Foreign Minister Marise Payne says there are “credible reports of the systematic abuse and torture” of Uyghur women in response to an extraordinary press conference by the Chinese embassy.
Australian journalists were invited to a press conference on Wednesday where they were shown Chinese government propaganda videos denying the abuse of the Muslim minority Uyghur population in Xinjiang.
Chinese ambassador Cheng Jingye lashed out at what he described the “distorted coverage” of Xinjiang, and slammed Canberra for its criticism of Chinese human rights abuses.
But Ms Payne said Canberra would continue to be “very clear” about its “deeply held concerns” over Xinjiang, where human rights groups estimated a million Uyghurs had been detained in internment camps.
“These are matters which we have raised at the highest level,” she told Sky News on Thursday.
“I made a statement with my New Zealand counterpart at the end of last month about these issues, and we work closely with our international counterparts.”
Ms Payne claimed credible reports showed the “systematic abuse and torture of women” in Xinjiang, alongside re-education camps, religious oppression and forced sterilisations.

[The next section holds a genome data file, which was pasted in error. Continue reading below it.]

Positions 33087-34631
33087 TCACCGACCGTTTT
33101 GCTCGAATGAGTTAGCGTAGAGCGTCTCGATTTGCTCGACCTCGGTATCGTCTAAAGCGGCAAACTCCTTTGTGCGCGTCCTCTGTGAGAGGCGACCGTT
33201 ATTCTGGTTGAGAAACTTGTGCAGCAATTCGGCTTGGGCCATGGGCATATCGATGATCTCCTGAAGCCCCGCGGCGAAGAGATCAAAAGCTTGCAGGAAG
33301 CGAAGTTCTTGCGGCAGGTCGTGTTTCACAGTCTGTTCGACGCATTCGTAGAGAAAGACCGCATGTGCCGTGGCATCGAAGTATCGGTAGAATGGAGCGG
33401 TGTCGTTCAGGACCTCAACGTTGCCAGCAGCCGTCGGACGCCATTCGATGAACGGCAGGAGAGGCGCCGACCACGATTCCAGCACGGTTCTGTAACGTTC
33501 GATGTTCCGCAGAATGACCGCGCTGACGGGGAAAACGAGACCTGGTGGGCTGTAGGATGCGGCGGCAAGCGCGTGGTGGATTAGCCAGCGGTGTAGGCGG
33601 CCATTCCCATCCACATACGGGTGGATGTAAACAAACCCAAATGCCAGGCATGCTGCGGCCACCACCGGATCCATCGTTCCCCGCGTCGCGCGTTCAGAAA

She said Australia had consistently pushed for the United Nations high commissioner for human rights to be granted “open and free” access to the region, but had been rejected by the Chinese authorities.
In surreal scenes, Australian journalists were shown a video – entitled “Xinjiang is a Wonderful Land” – claiming the region had been “transformed … into a land of life, a land of thriving vitality”.
Various Uyghur Muslims were videoed denying their religious freedoms had been curtailed, while representatives from the Chinese regimes staunchly denied wrongdoing.
Beijing has insisted its crackdown in Xinjiang was a response to a separatist insurgency driven by Uyghurs, and denied human rights abuses in the camps.
Liberal backbencher Eric Abetz described Wednesday’s event as a “sickening display of propaganda”, but Ms Payne was more reticent to criticise the display directly.
“The first thing that I would reinforce is the value of a free media, a free press, and free speech,” she said.
“So that opportunity is available to diplomats in Canberra … I think that speaks volumes about the principles that do underpin our democratic system.”
Mr Cheng declared China would “not swallow the bitter pill of sanctions” in what was deemed a warning to Canberra.
Ms Payne stressed Canberra had not imposed sanctions on Beijing, but said it had been “clear and consistent” in using international mechanisms to address human rights abuses.
“Australia has always been very clear, not just in relation to (the abuse of Uyghurs), but in relation to matters of human rights more broadly,” she said.
“Where they are of concern to us we will make clear our views, no matter where they occur.”